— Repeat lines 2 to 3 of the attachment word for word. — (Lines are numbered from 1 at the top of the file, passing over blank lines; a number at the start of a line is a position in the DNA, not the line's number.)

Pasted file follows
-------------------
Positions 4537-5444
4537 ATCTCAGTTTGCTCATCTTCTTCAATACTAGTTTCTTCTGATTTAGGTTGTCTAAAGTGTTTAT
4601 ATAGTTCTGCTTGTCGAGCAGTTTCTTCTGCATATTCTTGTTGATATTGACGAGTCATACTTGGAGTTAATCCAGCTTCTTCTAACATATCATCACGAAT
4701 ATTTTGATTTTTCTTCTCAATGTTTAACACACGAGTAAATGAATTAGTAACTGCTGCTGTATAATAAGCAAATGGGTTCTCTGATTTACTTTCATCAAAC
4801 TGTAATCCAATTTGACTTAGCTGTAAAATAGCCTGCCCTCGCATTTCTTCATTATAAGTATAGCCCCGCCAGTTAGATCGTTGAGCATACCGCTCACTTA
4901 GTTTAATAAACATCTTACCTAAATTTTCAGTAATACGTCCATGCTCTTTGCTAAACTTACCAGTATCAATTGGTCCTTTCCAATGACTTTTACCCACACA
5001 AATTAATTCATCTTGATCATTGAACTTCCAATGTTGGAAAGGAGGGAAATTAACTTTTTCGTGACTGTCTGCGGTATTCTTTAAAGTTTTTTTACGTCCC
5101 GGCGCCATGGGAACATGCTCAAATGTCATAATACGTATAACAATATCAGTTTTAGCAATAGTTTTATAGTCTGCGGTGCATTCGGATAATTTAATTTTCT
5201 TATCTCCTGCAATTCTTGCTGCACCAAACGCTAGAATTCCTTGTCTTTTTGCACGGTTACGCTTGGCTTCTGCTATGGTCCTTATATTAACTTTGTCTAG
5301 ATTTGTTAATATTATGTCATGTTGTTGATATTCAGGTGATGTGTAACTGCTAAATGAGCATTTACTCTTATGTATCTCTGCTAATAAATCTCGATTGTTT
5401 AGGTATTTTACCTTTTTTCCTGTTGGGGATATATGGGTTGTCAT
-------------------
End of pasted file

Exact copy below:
4537 ATCTCAGTTTGCTCATCTTCTTCAATACTAGTTTCTTCTGATTTAGGTTGTCTAAAGTGTTTAT
4601 ATAGTTCTGCTTGTCGAGCAGTTTCTTCTGCATATTCTTGTTGATATTGACGAGTCATACTTGGAGTTAATCCAGCTTCTTCTAACATATCATCACGAAT